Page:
Executives of Wescoal are engaging with shareholders to reassure the market that the process of moving towards a majority black empowerment shareholding has had no detrimental effect on day-to-day business.
Acting CEO of the coal mining and trading group, Waheed Sulaiman, says the underlying solid and steady growth path remains intact as the foundation for projects to take the group to the next level of stakeholder value.
“Unfounded speculation has been rife in the marketplace regarding Wescoal mainly due to the vacuum caused by the group being restricted from issuing statements because of being under a cautionary or a closed period,” he points out. At this time we are not able to release any financial information as Wescoal is in a closed period.
“The processes unfolding presently are mainly part of a planned strategy in place for some time. The decision to transform the company to have a 51% black shareholding was taken by the full board early last year with a view to optimising stakeholder value through meeting legislative requirements now in place.”
Sulaiman says that to-date Wescoal has avoided many of the difficulties faced by big miners in South Africa by concentrating on the domestic market with Eskom as a reliable client and other industrial clients.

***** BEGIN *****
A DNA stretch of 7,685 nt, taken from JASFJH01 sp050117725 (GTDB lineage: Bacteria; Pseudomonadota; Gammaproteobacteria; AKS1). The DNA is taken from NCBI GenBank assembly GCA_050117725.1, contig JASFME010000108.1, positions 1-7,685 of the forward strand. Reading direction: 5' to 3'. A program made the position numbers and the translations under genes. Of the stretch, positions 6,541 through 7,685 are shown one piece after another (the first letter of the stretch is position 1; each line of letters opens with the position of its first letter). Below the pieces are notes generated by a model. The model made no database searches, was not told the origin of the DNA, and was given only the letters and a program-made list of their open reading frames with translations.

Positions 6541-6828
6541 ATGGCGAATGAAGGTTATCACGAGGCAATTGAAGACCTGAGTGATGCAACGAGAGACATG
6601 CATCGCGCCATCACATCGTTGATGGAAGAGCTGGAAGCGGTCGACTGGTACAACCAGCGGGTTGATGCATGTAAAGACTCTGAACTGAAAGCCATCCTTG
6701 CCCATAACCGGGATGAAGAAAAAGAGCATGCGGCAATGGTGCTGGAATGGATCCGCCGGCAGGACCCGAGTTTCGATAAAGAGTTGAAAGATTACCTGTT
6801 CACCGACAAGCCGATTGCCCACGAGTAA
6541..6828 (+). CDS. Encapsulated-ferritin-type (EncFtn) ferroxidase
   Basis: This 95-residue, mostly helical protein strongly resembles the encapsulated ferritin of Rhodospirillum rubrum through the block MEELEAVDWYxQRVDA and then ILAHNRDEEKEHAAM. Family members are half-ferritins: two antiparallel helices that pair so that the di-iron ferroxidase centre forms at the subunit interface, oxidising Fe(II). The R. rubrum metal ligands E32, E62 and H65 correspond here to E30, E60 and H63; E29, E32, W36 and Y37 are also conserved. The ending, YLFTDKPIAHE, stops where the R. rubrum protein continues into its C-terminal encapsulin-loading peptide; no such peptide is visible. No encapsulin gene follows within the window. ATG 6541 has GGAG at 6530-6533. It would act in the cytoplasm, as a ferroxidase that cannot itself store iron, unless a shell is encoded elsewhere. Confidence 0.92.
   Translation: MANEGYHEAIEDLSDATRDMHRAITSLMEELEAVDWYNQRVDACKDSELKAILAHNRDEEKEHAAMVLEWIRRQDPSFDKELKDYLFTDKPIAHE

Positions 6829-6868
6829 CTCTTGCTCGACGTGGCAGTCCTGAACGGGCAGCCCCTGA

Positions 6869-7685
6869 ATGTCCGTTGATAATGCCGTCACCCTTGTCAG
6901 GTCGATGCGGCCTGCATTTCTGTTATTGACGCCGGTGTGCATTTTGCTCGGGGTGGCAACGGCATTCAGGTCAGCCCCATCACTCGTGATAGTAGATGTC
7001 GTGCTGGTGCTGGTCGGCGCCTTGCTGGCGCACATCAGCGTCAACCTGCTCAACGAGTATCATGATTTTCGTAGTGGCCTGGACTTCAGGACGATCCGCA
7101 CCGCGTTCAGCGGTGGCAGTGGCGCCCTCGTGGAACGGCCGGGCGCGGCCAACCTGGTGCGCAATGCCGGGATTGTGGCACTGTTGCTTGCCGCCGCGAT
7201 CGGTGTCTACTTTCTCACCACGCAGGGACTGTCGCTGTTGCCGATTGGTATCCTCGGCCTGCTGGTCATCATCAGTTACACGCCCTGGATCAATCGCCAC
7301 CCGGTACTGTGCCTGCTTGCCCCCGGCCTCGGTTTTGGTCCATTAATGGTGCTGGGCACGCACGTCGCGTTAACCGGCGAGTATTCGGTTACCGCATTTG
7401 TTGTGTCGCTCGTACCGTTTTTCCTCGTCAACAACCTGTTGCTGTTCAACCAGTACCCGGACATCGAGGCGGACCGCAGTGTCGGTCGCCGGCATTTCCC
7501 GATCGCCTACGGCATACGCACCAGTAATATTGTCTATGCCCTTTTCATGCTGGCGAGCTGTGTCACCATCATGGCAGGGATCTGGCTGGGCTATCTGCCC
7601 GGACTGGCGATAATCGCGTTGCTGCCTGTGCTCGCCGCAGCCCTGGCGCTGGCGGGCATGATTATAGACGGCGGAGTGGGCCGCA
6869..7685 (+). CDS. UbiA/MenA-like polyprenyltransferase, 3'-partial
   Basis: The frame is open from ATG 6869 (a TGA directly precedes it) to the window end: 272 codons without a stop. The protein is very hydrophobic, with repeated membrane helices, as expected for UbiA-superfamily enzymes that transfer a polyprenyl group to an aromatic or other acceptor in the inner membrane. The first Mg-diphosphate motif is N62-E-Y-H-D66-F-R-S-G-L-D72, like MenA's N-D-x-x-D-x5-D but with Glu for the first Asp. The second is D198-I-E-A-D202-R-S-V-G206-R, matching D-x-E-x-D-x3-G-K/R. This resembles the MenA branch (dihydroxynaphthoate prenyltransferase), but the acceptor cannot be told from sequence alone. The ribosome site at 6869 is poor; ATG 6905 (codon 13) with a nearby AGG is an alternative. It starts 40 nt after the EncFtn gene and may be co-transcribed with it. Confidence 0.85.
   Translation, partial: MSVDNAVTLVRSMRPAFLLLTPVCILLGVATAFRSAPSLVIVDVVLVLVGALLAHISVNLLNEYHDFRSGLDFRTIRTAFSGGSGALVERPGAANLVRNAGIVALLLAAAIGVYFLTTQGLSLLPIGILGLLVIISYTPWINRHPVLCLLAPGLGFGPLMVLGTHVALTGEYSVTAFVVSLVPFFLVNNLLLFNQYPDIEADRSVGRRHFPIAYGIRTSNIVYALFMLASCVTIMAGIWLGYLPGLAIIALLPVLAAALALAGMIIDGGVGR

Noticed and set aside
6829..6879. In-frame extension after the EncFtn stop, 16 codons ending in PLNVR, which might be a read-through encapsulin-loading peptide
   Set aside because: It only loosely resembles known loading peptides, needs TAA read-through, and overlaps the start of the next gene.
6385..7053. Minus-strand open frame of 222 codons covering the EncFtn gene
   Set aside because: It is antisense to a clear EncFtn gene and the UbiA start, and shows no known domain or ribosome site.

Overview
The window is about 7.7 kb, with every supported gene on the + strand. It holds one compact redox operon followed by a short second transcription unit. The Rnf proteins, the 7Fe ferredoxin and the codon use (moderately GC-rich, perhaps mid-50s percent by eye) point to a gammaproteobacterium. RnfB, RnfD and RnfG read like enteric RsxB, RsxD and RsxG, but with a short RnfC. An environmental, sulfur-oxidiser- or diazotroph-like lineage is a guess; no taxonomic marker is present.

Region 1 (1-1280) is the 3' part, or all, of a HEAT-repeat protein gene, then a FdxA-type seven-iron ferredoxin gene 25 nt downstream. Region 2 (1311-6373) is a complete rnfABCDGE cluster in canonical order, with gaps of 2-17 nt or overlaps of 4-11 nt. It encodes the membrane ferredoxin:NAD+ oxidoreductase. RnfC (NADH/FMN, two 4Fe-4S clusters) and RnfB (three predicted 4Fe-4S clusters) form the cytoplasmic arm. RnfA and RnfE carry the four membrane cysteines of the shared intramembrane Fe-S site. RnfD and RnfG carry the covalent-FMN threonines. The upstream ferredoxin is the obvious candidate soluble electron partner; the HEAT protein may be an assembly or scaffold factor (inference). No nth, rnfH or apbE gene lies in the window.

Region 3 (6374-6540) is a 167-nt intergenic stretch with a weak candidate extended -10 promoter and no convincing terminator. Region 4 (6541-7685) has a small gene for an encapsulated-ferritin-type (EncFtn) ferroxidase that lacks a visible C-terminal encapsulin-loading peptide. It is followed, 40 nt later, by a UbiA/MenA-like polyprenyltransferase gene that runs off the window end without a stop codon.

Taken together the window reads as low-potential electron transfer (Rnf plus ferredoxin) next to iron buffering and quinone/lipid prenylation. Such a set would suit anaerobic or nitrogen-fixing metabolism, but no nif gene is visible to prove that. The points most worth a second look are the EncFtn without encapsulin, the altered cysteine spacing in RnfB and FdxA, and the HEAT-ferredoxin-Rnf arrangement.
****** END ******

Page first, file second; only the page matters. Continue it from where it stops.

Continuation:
“The Elandspruit Water Use Licence is in place as are all regulatory and technical aspects for the mine. We are in discussions with Eskom to conclude a long-term coal supply contract in conjunction with implementing long-term funding arrangements. We expect to produce first coal 16 weeks from flow of funds.”
The mining company is aiming at producing in excess of 4 Mt by next year.
Performing among its peers
“We are also in a special place among industry peers in that we service the domestic market through our trading division, with the combined mining and trading affording hugely increased stability for the group.”
“The distribution centre launched late last year is the first of its kind in the industry. It reduces the carbon footprint by switching transportation from road to rail, reduces the impact on our national road structure and also ensures that the product does not go to ground during transportation, transhipment or bulk storage,” Sulaiman says.
“The facility allows 10 000 t, or the loads of 350 road vehicles, of coal per month to be taken off the road and transported by train. The approach enhances our environmental protection policies which together with our aggressive safety audits and social responsibility programmes forms the backbone of our ongoing sustainability for the group.
Acting CEO with good experience
Sulaiman was appointed acting CEO with the resignation of incumbent Andre Boje recently and sees his immediate thrust as stabilising the group as it moves to implement its long-standing strategies and policies. “I am excited about the prospects of adding value to Wescoal’s growth path and welcome the challenge of heading up an experienced team of professionals,” he says.
Prior to his appointment, Sulaiman worked in various roles at BHP Billiton’s South African operations where he oversaw strategy and business development as well as commercial and corporate finance activities.